• [0059]
    In one embodiment the PEG species is an activated PEG ester, e.g., N-hydroxysuccinimidyl propionate, or N-hydroxysuccinimidyl butanoate, or N-hydroxysuccinimides such as PEG-NHS (Monfardini, C., et al., Bioconjugate Chem. 6 (1995) 62-69). In one embodiment the PEG is activated by N-hydroxysuccinimide ester
  • [0000]
  • [0000]
    using alkoxy-PEG-N-hydroxysuccinimide, such as methoxy-PEG-N-hydroxysuccinimide (MW 30000; Shearwater Polymers, Inc.), wherein R and m are as defined above. In one embodiment the PEG species is the N-hydroxysuccinimidyl ester of methoxy poly (ethylene glycol)-butyric acid. The term “alkoxy” refers to an alkyl ether group in which the term ‘alkyl’ means a straight-chain or branched-chain alkyl group containing a maximum of four carbon atoms, such as methoxy, ethoxy, n-propoxy and the like, preferably methoxy.
  • [0060]
    The term “substantially homogeneous form” as used within this application denotes that the PEGylated erythropoietin obtained, contained, or used are those having a defined number of PEG group attached. In one embodiment the PEGylated erythropoietin is a mono-PEGylated erythropoietin. The preparation may contain unreacted (i.e., PEG group lacking) erythropoietin, poly-PEGylated erythropoietin, as well as fragments of the polypeptide generated during the PEGylation reaction. The term “substantially homogeneous form” denotes that a preparation of a mono-PEGylated erythropoietin contains at least 50% (w/w) of the mono-PEGylated erythropoietin, at least 75% of the mono-PEGylated erythropoietin, at least 90% of the mono-PEGylated erythropoietin, or more than 95% of the mono-PEGylated erythropoietin. The percent values are based on the area-% of the chromatogram corresponding to the cation exchange chromatography from which the mono-PEGylated erythropoietin is obtained.
  • [0061]
    The present invention describes a method for the purification of a mono-PEGylated erythropoietin in order to obtain a substantially homogeneous form of a mono-PEGylated erythropoietin. It has surprisingly been found that the combination of two consecutive cation exchange chromatography steps both of which employ the same type of cation exchange material provides a substantially homogeneous form of a mono-PEGylated erythropoietin. Therefore the current invention provides a method for the purification of a mono-PEGylated erythropoietin comprising the steps of providing a solution comprising mono-, poly-, and not-PEGylated erythropoietin, performing two consecutive cation exchange chromatography steps, recovering the purified mono-PEGylated erythropoietin in the second cation exchange chromatography step, wherein the same type of cation exchange material is used in both cation exchange chromatography steps, and regenerating the cation exchange chromatography column by a method according to the first aspect of the current invention.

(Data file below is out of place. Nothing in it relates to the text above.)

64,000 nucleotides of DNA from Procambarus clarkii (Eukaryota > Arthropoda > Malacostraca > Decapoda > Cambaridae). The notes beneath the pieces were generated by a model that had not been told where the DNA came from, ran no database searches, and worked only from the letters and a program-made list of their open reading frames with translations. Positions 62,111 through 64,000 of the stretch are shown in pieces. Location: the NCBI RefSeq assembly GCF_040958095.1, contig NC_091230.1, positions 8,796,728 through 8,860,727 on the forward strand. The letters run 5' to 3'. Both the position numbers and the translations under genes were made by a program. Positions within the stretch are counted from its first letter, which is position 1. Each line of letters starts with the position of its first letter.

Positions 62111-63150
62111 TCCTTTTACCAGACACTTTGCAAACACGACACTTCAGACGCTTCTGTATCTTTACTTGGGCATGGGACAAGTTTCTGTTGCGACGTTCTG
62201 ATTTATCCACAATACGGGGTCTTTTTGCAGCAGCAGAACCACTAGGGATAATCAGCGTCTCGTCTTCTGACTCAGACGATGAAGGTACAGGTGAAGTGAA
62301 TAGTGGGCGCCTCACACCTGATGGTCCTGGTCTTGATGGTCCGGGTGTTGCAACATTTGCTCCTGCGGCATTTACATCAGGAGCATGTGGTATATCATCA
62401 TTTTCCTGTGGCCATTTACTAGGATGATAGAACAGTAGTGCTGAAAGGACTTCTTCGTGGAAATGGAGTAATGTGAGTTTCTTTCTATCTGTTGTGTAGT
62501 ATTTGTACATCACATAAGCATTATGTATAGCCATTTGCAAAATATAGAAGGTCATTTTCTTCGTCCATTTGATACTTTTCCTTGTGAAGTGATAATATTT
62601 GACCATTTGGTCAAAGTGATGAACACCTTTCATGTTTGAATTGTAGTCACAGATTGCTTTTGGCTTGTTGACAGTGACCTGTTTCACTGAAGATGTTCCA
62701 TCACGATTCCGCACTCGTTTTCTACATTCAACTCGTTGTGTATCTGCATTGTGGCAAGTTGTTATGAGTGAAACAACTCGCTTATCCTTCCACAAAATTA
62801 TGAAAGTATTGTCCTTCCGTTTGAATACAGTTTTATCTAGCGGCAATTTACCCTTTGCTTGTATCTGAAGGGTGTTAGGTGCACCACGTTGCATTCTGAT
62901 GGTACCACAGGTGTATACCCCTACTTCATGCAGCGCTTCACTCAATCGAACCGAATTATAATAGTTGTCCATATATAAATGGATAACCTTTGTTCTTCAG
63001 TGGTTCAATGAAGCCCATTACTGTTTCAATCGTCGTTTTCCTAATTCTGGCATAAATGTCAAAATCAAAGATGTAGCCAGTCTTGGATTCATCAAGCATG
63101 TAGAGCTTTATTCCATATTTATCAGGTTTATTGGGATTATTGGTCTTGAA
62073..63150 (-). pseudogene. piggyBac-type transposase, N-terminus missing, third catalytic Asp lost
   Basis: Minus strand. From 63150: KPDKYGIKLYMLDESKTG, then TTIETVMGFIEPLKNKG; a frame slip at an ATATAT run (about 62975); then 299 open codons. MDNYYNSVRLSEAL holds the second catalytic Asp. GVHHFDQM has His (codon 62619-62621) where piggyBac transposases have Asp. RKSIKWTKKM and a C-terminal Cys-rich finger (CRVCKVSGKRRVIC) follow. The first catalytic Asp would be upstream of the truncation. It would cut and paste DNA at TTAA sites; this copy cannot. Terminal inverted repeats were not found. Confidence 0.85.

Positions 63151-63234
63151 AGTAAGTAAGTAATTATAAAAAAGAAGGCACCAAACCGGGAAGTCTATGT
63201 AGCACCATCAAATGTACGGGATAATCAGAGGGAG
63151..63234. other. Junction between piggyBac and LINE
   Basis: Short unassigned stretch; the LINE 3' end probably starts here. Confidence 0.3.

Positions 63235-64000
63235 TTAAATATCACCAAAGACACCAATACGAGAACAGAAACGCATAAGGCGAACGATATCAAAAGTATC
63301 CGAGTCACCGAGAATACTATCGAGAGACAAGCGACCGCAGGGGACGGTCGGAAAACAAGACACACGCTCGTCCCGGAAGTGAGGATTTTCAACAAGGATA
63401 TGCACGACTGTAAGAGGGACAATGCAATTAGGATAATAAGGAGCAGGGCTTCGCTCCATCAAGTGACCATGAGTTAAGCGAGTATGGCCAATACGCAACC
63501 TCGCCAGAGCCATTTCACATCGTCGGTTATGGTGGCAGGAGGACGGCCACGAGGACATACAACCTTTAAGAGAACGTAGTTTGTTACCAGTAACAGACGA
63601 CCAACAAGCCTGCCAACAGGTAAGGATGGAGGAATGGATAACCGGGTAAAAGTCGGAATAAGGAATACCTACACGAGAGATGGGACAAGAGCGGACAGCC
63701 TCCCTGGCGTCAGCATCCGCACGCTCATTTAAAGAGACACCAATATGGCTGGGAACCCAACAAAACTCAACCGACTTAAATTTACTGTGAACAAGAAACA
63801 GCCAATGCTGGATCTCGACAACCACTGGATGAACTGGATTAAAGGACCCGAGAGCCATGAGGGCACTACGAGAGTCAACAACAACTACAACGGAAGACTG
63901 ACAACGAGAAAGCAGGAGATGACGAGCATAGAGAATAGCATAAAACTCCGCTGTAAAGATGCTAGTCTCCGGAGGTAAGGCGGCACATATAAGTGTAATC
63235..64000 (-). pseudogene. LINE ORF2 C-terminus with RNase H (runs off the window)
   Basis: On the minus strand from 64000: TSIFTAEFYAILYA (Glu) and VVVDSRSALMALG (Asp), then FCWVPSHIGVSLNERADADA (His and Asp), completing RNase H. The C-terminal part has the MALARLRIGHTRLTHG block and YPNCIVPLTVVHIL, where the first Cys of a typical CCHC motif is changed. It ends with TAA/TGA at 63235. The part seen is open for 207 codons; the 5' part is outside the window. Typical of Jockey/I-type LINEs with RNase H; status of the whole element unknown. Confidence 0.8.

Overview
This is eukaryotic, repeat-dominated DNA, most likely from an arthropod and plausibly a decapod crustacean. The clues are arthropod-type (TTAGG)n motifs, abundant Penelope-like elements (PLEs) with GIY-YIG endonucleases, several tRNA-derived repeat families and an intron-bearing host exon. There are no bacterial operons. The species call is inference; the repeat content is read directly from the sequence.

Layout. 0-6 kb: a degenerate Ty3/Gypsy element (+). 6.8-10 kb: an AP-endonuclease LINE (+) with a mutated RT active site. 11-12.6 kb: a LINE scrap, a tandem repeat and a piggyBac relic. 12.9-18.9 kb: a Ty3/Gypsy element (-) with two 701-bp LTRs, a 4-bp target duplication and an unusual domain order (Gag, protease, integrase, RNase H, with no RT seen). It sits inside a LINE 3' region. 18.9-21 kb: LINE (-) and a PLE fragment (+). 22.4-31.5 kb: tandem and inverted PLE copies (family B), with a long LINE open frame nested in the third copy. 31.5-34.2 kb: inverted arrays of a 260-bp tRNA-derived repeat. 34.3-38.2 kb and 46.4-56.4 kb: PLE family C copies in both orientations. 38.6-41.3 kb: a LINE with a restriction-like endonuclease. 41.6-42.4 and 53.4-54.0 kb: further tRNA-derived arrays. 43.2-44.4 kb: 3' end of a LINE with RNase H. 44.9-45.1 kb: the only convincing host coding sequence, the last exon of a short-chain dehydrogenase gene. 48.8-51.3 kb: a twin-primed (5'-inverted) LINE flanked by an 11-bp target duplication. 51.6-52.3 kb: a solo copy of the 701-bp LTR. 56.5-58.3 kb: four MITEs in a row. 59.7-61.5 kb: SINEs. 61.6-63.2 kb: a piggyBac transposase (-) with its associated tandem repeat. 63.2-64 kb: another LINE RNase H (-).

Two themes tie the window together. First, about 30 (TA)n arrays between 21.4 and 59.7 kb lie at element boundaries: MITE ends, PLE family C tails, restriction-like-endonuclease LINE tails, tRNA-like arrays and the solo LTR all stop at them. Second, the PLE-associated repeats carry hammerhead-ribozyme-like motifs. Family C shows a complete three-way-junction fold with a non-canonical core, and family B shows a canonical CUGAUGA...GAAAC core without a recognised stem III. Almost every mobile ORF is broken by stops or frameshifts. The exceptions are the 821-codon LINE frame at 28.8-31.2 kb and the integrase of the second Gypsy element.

• [0062]
    The recovery of the purified mono-PEGylated erythropoietin in the second cation exchange chromatography step is carried out by eluting the mono-PEGylated erythropoietin from the second cation exchange chromatography material. In one embodiment of the invention, the two cation exchange chromatography steps differ in the elution method employed. The first cation exchange chromatography step is performed in one embodiment, as a step elution method, i.e., the ionic strength of the used buffer is increased stepwise, i.e., at once, from one ionic strength value to the next ionic strength value. The step elution method is performed in one embodiment as a three step elution method. In the first step mainly poly-PEGylated erythropoietin is eluted from the cation exchange chromatography column. The second increase in ionic strength basically elutes the mono-PEGylated erythropoietin with a purity of more than 60% based on the area of the corresponding size-exclusion chromatogram (area-%). The third increase in ionic strength elutes mainly the remaining not-PEGylated erythropoietin from the column.
  • [0063]
    The second cation exchange chromatography step is performed in one embodiment as a continuous elution method, i.e., the ionic strength of the buffer is increased continuously. The eluted fractions containing the mono-PEGylated erythropoietin are combined in order to obtain a mono-PEGylated erythropoietin in substantially homogeneous form, containing in one embodiment less than 0.5% of low molecular weight forms based on the area of the corresponding chromatogram. The buffer is in one embodiment present in a concentration of from 10 mM to 250 mM, preferably of from 50 mM to 150 mM, more preferably at about 100 mM.